Bottled water is usually safe when it comes to bacterial contaminants, but in 2015, Niagara Brand bottled water issued a recall out of an abundance of caution because of possible E. coli contamination, even though no illnesses were reported. The danger from E. coli-infected water usually comes from sources like private wells or drinking straight from a body of water that has been contaminated. If you're getting your drinking or cooking water from a source that could possibly be contaminated, there are ultraviolet water-treatment systems that can kill the bacteria, or in a pinch, boiling the water for at least one minute will also kill contaminants.


well done beef Cooking beef so it's well done can kill any E. coli contamination (Photo: Allen.G/Shutterstock)

Earlier this year, 7 tons of ground beef were recalled because of E. coli contamination. These bacteria commonly live in the digestive tracts of cows, whose meat may become infected during slaughtering and processing. Since E. coli in beef is fairly common, beef should be fully cooked before being consumed. That means a medium-rare cheeseburger, while delicious, may also be dangerous. To stay clear of E. coli poisoning from beef, burgers, steaks, roasts and other cuts of meat, they should be cooked to well-done. The U.S. Department of Agriculture recommends cooking beef to an internal temperature of 160 degrees Fahrenheit (71 Celsius).

Unpasteurized juice

juice Unpasteurized juice can be contaminated with E. coli. (Photo: baibaz/Shutterstock)

Pasteurization kills bacteria in juice (and in dairy and eggs), but fresh juice can have E. coli passed on from the fresh produce it was made from. In 2013, 13 people became ill from E. coli after drinking unpasteurized apple juice from High Hill Ranch in California. The one sure way to avoid E. coli in any juice is to make sure it's been pasteurized before drinking it.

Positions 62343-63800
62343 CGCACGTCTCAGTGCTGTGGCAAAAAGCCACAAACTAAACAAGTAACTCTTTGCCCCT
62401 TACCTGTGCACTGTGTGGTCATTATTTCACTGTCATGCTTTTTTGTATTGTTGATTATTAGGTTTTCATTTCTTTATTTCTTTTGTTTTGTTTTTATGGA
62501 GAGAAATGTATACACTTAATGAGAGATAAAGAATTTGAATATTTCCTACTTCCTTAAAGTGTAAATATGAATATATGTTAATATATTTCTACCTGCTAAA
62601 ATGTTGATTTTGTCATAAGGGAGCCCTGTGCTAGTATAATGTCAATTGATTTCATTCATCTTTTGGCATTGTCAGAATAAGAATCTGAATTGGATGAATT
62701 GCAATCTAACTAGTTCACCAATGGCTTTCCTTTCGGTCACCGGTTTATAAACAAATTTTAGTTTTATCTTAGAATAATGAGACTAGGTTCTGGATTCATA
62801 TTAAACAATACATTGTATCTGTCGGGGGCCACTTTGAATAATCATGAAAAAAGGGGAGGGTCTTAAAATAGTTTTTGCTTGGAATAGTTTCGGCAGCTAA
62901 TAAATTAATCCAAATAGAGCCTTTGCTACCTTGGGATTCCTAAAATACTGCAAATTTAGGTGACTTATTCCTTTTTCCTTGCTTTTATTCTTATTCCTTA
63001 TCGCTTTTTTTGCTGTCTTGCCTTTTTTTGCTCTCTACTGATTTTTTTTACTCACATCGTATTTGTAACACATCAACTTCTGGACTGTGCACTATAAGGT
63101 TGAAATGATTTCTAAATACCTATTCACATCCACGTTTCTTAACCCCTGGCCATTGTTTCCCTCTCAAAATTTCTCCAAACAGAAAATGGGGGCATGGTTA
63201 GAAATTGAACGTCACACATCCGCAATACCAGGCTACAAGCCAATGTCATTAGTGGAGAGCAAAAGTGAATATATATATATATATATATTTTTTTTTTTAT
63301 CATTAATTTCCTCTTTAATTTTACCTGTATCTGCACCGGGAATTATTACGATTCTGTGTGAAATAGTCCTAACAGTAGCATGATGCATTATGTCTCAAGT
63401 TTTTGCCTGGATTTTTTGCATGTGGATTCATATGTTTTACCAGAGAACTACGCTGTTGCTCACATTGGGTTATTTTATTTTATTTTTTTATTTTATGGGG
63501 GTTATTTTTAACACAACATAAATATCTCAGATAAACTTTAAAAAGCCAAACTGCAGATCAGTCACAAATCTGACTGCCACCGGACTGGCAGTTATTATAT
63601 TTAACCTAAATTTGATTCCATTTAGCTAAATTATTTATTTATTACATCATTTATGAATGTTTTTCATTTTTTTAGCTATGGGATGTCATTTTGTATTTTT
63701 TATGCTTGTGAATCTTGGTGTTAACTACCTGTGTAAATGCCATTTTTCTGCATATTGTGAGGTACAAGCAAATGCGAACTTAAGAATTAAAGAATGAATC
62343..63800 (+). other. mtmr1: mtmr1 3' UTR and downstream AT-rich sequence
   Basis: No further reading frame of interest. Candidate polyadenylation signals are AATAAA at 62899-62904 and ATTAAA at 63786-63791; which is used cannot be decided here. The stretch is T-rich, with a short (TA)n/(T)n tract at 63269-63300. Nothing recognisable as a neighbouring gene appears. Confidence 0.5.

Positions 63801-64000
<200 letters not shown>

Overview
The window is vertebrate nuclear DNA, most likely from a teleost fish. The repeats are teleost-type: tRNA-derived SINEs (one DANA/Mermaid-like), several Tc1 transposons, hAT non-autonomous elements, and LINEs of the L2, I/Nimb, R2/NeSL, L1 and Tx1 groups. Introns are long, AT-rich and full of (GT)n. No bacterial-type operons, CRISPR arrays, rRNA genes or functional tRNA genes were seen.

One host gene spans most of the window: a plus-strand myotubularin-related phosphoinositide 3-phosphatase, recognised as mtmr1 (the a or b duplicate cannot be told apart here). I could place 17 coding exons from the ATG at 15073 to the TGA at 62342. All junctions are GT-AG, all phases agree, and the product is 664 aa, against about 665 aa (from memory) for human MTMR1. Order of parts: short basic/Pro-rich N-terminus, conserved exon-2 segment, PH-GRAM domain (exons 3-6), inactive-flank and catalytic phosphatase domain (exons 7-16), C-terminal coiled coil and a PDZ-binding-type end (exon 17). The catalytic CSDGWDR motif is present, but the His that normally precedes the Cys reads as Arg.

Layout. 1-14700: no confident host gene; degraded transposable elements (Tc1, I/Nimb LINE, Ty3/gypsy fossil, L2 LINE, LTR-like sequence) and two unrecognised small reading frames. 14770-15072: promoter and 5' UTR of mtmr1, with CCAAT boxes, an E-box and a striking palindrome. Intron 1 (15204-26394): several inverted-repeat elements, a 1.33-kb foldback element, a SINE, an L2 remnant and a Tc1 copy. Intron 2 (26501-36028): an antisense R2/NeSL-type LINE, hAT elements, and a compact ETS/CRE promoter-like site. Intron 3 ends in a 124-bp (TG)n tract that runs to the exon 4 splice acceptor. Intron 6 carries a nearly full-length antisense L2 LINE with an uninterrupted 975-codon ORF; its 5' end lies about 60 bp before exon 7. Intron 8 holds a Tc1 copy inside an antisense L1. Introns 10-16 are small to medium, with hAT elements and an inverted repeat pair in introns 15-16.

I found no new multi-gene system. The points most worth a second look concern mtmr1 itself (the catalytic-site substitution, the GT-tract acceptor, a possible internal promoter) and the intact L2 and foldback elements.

Deli meats

deli tray Deli meat, especially if it's past its prime, can be a source of E. coli bacteria. (Photo: Elena Elesseeva/Shutterstock)

Deli slicers aren't typically cleaned between each use, given the impracticality of sterilizing them after every order. But, because of this, if one package of deli meat contains E. coli, the bacteria can spread to other meats prepared on the same slicer. While the risk from deli meats isn't as high as fresh produce or raw meats, a CBS News report indicates about half of locations visited by FDA inspectors didn't clean and sanitize their meat slicers as often as the FDA recommends. When buying deli meat, you might want to inquire about how often their slicers are cleaned. And discard of any sliced deli products that have been in your refrigerator for more than a few days. The longer they sit, the more the bacteria can grow.

While people with a healthy immune system generally make a full recovery from E. coli poisoning, there are some cases — as with the recent romaine outbreak — when healthy individuals can still suffer serious health problems. Those with compromised immune systems, the elderly and infants face the highest risks from E. coli poisoning and should see a doctor immediately if symptoms occur. According to WebMD, symptoms appear two to five days after E. coli has been ingested; the most common symptoms are abdominal cramps, diarrhea, nausea and fatigue.

Editor's note: This file has been updated since it was published in April 2018.

Robin Shreeves ( @rshreeves ) focuses on food from a family perspective from her home base in New Jersey.

5 foods besides romaine that can have E. coli
Treat these foods with caution to avoid food poisoning.